In some embodiments, the process treats the user's response in a different manner. For example, in some embodiments, the process stores the user's response locally. Storing the response locally could be used when the user is trying to test himself, such as by playing along with a quiz show. Some embodiments store or send the response as directed by the companion content. Furthermore, in some embodiments, instead of one companion content device asking one user a question, multiple companion content devices of multiple users (all watching the same media presentation) ask their respective users a question. In such embodiments, multiple users respond (at 1740). In some such embodiments, the transport controls are handled democratically. The media player resumes the presentation once some percentage of the companion content devices present have received a response. Some embodiments provide a media player that can detect the number of companion content devices present in order to determine the percentage of users that have responded. In other embodiments, with a media player that can't count votes, but with companion content devices that are capable of communicating with each other, the companion content on each companion content device communicates with the companion content on the other companion content devices to determine when the threshold percentage has been reached. Then one of the companion content devices is designated to send the transport commands to the media player.

VIII. Software Architecture

Some embodiments implement the functions described above through software stored on computer readable media. The media players of some embodiments and the companion content devices of some embodiments include software that has various modules. The software modules of some embodiments are described below.

FIG. 18 conceptually illustrates a software architecture diagram 1800 of a media player of some embodiments. The diagram shows functions of the media player of some embodiments, and types of data that the media player sends and receives in some embodiments. The diagram 1800 includes a network interface 1801, a media downloader 1802, a media presentation storage 1803, a media reader interface 1804, an IR receiver interface 1805, a wireless receiver interface 1806, and a wireless transmitter interface 1807, a media presentation decoder 1810, a display interface 1820, a URL storage 1830, a time-offset counter 1840, a time-offset signal generator 1850, a broadcast controller 1860 and a command receiver 1870.

The network interface 1801 connects the media player to the network (through network hardware, not shown). The media downloader 1802 uses the network interface 1801 to connect to servers that store media presentations and downloads the media presentations. The media presentation storage 1803 stores the media presentations downloaded from the servers. Some embodiments include a media reader interface 1804 for a media reader that reads tangible media such as DVDs, CDs, or Blu-ray® disks. The IR receiver interface 1805 receives commands from infra-red remote controls including companion content devices with infra-red transmitters. The wireless receiver interface 1806 receives commands from wireless controllers (e.g., through Bluetooth or wireless LAN). The wireless transmitter interface 1807 broadcasts signals to nearby wireless receivers (e.g., to companion content devices). The media presentation decoder 1810 receives media presentation data from the media presentation storage 1803 and/or from the media reader interface 1804. The media presentation decoder 1810 decodes the media presentation data and sends the decoded data to the display interface 1820. The display interface 1820 receives the decoded information from the media presentation decoder 1810 and passes it to the display through whatever hardware (not shown) connects the display to the media player. The media presentation decoder 1810 also provides the current time-offset to the time-offset counter 1840.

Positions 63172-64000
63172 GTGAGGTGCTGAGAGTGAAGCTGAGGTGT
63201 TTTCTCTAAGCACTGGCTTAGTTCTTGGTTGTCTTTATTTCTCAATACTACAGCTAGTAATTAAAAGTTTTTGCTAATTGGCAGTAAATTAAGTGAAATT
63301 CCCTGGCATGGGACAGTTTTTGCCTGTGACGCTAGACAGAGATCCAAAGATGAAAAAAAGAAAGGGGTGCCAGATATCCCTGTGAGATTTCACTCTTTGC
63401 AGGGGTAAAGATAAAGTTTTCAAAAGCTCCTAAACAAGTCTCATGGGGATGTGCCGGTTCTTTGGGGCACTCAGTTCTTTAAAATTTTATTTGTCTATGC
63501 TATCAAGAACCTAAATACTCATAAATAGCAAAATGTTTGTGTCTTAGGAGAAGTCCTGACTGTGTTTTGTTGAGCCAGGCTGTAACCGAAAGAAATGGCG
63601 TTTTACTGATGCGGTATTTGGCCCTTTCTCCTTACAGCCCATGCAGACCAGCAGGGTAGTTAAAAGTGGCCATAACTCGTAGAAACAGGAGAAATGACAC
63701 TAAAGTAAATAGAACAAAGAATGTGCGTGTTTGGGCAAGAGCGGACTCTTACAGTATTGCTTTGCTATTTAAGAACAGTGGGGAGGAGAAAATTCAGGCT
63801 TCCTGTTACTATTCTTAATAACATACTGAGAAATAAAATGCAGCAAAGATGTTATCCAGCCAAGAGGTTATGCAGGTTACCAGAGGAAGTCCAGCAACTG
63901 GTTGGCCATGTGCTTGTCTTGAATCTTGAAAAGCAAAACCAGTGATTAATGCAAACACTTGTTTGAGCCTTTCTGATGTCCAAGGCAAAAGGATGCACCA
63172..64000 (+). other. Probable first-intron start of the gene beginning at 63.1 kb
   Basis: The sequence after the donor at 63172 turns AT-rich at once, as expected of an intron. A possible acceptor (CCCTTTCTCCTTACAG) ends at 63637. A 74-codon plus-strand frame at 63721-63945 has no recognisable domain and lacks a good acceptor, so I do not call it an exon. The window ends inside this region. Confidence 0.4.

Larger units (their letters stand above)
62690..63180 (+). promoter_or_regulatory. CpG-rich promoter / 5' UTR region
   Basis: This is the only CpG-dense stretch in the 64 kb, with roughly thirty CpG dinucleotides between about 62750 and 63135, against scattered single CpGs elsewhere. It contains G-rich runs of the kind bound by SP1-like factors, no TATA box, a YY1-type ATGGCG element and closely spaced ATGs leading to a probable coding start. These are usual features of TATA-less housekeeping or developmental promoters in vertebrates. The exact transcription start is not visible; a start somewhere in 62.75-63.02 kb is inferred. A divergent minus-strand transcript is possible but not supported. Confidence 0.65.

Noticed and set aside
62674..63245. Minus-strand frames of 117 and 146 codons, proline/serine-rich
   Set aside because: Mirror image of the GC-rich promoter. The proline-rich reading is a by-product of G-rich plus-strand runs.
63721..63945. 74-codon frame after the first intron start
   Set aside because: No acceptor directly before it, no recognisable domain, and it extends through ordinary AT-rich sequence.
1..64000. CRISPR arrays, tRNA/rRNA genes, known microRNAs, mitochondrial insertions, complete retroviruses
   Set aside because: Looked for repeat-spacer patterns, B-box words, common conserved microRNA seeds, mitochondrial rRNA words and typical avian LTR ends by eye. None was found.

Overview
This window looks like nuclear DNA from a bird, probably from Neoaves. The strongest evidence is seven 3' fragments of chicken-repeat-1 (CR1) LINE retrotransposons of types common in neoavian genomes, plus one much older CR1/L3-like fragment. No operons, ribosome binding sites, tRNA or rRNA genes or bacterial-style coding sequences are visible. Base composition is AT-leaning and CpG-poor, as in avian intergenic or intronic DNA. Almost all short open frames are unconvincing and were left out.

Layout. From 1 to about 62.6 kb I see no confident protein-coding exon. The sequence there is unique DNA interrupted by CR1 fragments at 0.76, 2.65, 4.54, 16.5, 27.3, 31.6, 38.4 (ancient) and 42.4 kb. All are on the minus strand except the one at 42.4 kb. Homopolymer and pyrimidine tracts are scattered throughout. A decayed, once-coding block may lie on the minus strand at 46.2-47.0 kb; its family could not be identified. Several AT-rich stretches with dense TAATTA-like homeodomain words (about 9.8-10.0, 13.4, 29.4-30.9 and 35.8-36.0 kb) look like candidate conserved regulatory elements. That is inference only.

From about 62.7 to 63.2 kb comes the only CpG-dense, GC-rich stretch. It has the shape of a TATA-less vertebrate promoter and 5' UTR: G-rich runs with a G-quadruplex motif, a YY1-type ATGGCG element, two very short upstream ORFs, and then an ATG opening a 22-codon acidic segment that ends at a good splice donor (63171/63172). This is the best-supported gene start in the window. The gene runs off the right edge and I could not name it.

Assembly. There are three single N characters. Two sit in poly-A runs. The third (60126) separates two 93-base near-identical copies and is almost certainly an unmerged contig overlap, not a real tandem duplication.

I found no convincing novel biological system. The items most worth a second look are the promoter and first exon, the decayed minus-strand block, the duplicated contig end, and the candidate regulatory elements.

The media presentation decoder 1810 also extracts URLs from the media presentations and sends the URLs to the URL storage 1830. The URL storage 1830 receives the URLs from the media presentation decoder 1810. The URL storage 1830 provides the URL to the time-offset signal generator 1850 so that the URL can be included in the time synchronization signals sent out by the media player. The media presentation decoder of some embodiments extracts a media ID (i.e., a unique identifier for the media item) from the media presentation. In some such embodiments, the media player always checks one or more program directory servers to see if there is a new URL that should be used for the media currently being played. This would enable a level of flexibility that would allow the media player to be configured with the companion content directory server. In some such embodiments, when a new media item is selected, the media player would get the media ID and send a query to the directory server with that media ID. Sending the media ID constitutes a request for the URL at which the companion content program data associated with that media ID can be found. Then the companion content is requested via the URL that was supplied by the directory server. In short, in such embodiments, the media player retrieves, from a program directory server, the URL that the media player then broadcasts to the companion content device, rather than retrieving that URL from the media item directly.